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Spring 2022

Discover Paris in the spring, Caen in Normandy and its marvellous markets plus Yvoire, a picturesque village on the edge of Lake Geneva in Haute-Savoie. Explore Saint-Omer, a historic city in the far north that's full of secrets and treasures, and Evian, where Frankenstein's monster stayed! Head with us to Metz in Lorraine to find out about its incredible past, La Couvertoirade, one of the prettiest villages in France, and the UNESCO heritage of Avignon. Guides, gorgeous photos, what's new in France, the best tours and delicious recipes from the legendary Le Nôtre bakery in Paris - and more.

Discover Paris in the spring, Caen in Normandy and its marvellous markets plus Yvoire, a picturesque village on the edge of Lake Geneva in Haute-Savoie. Explore Saint-Omer, a historic city in the far north that's full of secrets and treasures, and Evian, where Frankenstein's monster stayed! Head with us to Metz in Lorraine to find out about its incredible past, La Couvertoirade, one of the prettiest villages in France, and the UNESCO heritage of Avignon. Guides, gorgeous photos, what's new in France, the best tours and delicious recipes from the legendary Le Nôtre bakery in Paris - and more.

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Clockwise: Palais du Bardo, vintage postcard, Public Domain

Head of the Statue of Liberty on display in Paris at the World Fair 1878 Source

Album de la Statue de la Liberté, Public Domain

Aerial view of the Exposition Universelle of 1878, public domain

The head of the Statue of Liberty was also

showcased in the garden until it was packed

in one of 214 wooden crates for shipment to

the United States. The Statue of Liberty was

designed by French sculptor Frederic Auguste

Bartholdi and built by Gustave Eiffel. It was

given by the people of France to the United

States and dedicated in situ in 1886. There are

more than 100 replicas of the iconic statue

including more than 30 in France!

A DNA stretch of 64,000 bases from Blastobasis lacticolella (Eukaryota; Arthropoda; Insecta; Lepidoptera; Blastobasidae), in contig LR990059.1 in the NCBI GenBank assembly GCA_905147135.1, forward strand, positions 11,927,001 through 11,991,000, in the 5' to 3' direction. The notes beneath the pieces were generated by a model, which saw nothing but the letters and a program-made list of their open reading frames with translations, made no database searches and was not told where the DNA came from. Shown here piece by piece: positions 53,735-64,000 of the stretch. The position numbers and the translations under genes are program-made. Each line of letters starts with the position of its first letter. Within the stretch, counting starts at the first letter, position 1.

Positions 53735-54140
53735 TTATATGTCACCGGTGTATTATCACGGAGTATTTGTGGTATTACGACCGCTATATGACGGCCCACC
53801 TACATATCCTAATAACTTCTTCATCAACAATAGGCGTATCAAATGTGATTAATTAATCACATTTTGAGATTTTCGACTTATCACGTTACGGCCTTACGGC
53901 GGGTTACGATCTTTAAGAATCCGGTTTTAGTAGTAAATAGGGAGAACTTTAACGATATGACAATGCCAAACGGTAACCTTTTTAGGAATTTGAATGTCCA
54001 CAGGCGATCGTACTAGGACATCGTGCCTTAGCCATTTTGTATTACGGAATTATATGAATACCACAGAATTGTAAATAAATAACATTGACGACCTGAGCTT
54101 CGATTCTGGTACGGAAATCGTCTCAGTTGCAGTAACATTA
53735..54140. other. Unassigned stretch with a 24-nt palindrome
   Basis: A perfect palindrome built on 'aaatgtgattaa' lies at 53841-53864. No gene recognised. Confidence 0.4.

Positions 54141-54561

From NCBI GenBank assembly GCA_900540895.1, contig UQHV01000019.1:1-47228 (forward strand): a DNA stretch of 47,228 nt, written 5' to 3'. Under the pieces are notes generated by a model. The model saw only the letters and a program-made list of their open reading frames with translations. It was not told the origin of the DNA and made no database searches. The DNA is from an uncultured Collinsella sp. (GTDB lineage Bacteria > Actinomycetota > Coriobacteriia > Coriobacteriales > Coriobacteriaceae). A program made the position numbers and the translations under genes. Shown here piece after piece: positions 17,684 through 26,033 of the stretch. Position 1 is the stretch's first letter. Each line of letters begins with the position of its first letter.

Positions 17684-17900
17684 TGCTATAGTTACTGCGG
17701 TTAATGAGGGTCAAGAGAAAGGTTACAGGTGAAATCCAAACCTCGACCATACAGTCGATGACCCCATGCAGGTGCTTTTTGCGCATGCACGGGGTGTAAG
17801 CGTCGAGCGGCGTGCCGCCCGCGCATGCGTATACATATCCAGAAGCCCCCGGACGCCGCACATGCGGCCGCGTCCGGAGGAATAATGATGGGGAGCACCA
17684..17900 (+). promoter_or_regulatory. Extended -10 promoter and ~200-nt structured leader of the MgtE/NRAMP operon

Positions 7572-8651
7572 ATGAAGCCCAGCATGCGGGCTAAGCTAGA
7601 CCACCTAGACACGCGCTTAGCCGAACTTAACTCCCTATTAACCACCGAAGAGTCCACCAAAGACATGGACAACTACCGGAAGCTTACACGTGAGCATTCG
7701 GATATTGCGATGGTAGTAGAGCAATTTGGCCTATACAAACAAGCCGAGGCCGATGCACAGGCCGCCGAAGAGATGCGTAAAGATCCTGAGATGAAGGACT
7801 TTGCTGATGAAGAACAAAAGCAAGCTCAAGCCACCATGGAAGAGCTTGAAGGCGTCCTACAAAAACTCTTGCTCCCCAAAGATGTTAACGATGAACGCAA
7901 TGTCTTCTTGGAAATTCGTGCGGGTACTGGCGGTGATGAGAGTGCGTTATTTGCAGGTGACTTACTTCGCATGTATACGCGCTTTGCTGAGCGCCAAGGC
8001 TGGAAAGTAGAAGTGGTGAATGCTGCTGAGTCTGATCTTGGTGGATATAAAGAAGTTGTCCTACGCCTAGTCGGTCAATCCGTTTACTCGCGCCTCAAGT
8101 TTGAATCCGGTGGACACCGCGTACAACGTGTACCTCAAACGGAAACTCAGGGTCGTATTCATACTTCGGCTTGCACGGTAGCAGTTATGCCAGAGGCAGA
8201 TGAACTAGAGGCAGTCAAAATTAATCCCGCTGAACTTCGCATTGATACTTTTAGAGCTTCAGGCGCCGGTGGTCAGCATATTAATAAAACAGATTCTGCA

Palais du Bardo

The Palais du Bardo, built for the Exposition

Universelle of 1867 in the 14th arrondissement

at Parc Montsouris, was designed by the

French architect, Alfred Chapon. The original

Bardo Palace was the 13th-century royal

residence of the Hafsid family, located in

the suburbs of Tunis. It was one of the most

important museums of the Mediterranean

basin, tracing the history of Tunisia over

several millennia. Chapon carefully recreated

a reduced-scale replica of the Bardo Palace

in Tunisia in pure Moorish style. Six statues of

lions flanked the staircase of honor that led to

a brilliantly green-tiled, colonnaded courtyard

evoking A Thousand and One Nights. The Bey

of Tunis rested here during his visits to the expo

in a private bed chamber with an adjoining

harem room.

After the expo, the City of Paris bought

the Palais and commissioned a redesign

by Gabriel Davioud. It accommodated

housing for the staff of the astronomical

and meteorological Observatoire de Paris,

installed on its premises in 1876. In 1974 the

building had deteriorated to such an extent

that its occupants were evacuated. A fire

destroyed it completely in 1991.

Most buildings of the Expositions Universelle

were meant to be temporary and only a few

vestiges remain, most famously the Eiffel Tower

(1889), the Grand Palais, the Petit Palais and

the Alexandre III Bridge (1900), the Palais de la

Porte Dorée (1931) and the Palais de Chaillot

and Palais de Tokyo (1937). But you’ll find

drawings, paintings and maps of all the buildings

created at the Musée Carnavalet museum.

Sue Aran lives in the Gers department of

southwest France where she runs French Country

Adventures which provides private, personallyguided,

small-group food & wine adventures into

Gascony, the Pays Basque, Tarn and beyond…

The Good Life France | 59

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